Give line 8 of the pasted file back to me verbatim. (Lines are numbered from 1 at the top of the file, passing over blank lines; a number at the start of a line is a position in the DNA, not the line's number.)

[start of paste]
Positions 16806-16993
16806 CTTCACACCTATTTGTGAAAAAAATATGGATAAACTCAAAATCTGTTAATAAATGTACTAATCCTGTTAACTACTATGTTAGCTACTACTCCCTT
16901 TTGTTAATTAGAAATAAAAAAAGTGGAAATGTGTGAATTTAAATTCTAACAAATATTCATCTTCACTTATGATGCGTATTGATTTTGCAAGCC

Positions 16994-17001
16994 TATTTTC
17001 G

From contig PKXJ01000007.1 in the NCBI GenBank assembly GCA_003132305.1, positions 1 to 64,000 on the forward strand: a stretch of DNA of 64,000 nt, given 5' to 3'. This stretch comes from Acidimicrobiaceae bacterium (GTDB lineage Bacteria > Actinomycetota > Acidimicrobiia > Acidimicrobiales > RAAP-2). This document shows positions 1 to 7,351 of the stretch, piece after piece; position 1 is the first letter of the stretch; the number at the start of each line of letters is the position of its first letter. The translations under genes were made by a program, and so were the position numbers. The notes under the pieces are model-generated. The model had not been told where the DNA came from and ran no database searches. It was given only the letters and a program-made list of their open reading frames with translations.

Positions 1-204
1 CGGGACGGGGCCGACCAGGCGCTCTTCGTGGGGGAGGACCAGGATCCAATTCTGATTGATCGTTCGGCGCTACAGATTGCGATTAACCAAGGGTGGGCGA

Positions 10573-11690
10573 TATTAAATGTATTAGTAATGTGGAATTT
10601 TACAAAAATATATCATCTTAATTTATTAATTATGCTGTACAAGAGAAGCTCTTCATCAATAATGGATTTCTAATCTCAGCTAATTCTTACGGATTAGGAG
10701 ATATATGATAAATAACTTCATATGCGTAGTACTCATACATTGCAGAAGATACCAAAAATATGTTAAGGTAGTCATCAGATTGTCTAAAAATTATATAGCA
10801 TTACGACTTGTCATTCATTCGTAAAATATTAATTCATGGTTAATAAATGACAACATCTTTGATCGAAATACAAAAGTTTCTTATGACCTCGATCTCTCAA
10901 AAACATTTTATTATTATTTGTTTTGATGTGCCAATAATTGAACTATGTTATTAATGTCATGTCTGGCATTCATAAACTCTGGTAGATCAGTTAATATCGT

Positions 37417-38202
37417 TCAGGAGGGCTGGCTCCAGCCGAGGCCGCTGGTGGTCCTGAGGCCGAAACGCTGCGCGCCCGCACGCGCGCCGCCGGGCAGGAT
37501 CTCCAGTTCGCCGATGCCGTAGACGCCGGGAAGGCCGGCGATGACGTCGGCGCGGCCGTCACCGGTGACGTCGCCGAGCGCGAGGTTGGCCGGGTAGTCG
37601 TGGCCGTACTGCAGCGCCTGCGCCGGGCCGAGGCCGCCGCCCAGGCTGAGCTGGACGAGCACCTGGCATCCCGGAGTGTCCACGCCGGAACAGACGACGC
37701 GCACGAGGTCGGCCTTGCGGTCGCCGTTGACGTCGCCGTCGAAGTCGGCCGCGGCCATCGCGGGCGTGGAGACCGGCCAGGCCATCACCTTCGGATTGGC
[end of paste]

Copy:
Positions 1-204